A 4 kg object is suspended by a string from the ceiling of an elevator. The acceleration of...

Question:

A 4 kg object is suspended by a string from the ceiling of an elevator. The acceleration of gravity is 9.8 m/s{eq}^2 {/eq}.

Part 1

Determine the tension in the string if it is accelerating upward at a rate of 2.4 m/s{eq}^2 {/eq}. Answer in units of N. Part 2

Determine the tension in the string if it is accelerating downward at a rate of 2.4 m/s{eq}^2 {/eq}. Answer in units of N.

Tension Inside an Accelerating Elevator

The three laws of Newton work fine in an inertial frame of reference. That is, in a frame moving with a constant velocity. However when mechanics is being done in an accelerated frame then unless fictitious forces (also called pseudo or inertial forces) are incorporated into the framework then Newton's laws are seen to break down. For eg, imagine that you are inside a train in uniform motion. Then a box placed on the floor remains where it is unless someone pushes or pulls it, thereby confirming Newton's first law. But now if the train accelerates forward, then an observer in the train will note that the box has started sliding backwards apparently of its own accord thereby violating the first law. The remedy is to introduce a fictitious force. In a frame accelerating at {eq}\displaystyle {a} {/eq} assign a mass {eq}\displaystyle {m} {/eq} a fictitious force {eq}\displaystyle {-ma} {/eq}. Now take into account all the real contact and long-range forces and apply Newton's laws to get the correct dynamics.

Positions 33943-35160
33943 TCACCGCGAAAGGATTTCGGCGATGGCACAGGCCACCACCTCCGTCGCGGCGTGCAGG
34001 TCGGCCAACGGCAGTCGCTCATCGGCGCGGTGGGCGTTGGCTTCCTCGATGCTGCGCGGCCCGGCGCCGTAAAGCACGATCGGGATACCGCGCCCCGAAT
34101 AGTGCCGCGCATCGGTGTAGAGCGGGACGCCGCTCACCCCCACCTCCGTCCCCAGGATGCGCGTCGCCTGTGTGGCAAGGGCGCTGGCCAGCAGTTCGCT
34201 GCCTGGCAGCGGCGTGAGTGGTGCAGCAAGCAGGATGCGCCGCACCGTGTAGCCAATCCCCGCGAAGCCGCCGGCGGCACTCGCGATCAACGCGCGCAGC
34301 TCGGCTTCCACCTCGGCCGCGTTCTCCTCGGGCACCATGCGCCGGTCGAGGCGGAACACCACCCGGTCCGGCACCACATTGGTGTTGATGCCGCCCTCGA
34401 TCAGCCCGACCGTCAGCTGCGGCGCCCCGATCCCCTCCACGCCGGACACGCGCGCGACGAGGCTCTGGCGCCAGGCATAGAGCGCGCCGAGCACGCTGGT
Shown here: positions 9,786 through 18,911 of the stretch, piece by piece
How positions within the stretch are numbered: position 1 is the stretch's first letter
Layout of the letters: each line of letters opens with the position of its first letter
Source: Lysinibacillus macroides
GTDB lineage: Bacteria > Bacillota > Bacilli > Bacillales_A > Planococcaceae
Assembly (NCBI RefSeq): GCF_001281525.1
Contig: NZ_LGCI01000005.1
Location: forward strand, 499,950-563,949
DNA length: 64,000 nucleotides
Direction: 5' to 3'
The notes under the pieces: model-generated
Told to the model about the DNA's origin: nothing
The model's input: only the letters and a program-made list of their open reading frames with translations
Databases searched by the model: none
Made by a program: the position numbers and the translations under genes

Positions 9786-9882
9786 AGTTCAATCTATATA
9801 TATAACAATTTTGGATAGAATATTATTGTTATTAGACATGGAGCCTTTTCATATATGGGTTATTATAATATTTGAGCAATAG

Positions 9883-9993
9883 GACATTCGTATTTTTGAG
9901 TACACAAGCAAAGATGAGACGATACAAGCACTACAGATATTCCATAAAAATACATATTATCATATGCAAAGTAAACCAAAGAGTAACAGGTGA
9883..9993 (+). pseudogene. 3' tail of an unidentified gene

Answer and Explanation:

Here it is given that a 4 kg object is suspended by a string from the ceiling of an elevator. The acceleration due to gravity is {eq}\displaystyle {9.8\ m/s^2} {/eq}.

Part 1.

The elevator is accelerating upwards at {eq}\displaystyle {2.4\ m/s^2} {/eq}. So the forces acting on the object are the gravitational force {eq}\displaystyle {mg=4\times 9.8=39.2\ N} {/eq} vertically downwards, the fictitious force of magnitude {eq}\displaystyle {ma=4\times 2.4=9.6\ N} {/eq} again vertically downwards and finally the tension of the string holding out against the downward pull of these two forces. So at equilibrium,

{eq}\displaystyle {T=39.2+9.6=48.8\ N} {/eq}.

Part 2.

The elevator is now accelerating downwards at {eq}\displaystyle {a=2.4\ m/s^2} {/eq}.Therefore the fictitious force now acts vertically up. Hence the force balance condition becomes,

{eq}\displaystyle { T=39.2-9.6=29.6\ N} {/eq}.


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Inertial Frame of Reference: Definition & Example

from General Studies Science: Help & Review

Chapter 4 / Lesson 12
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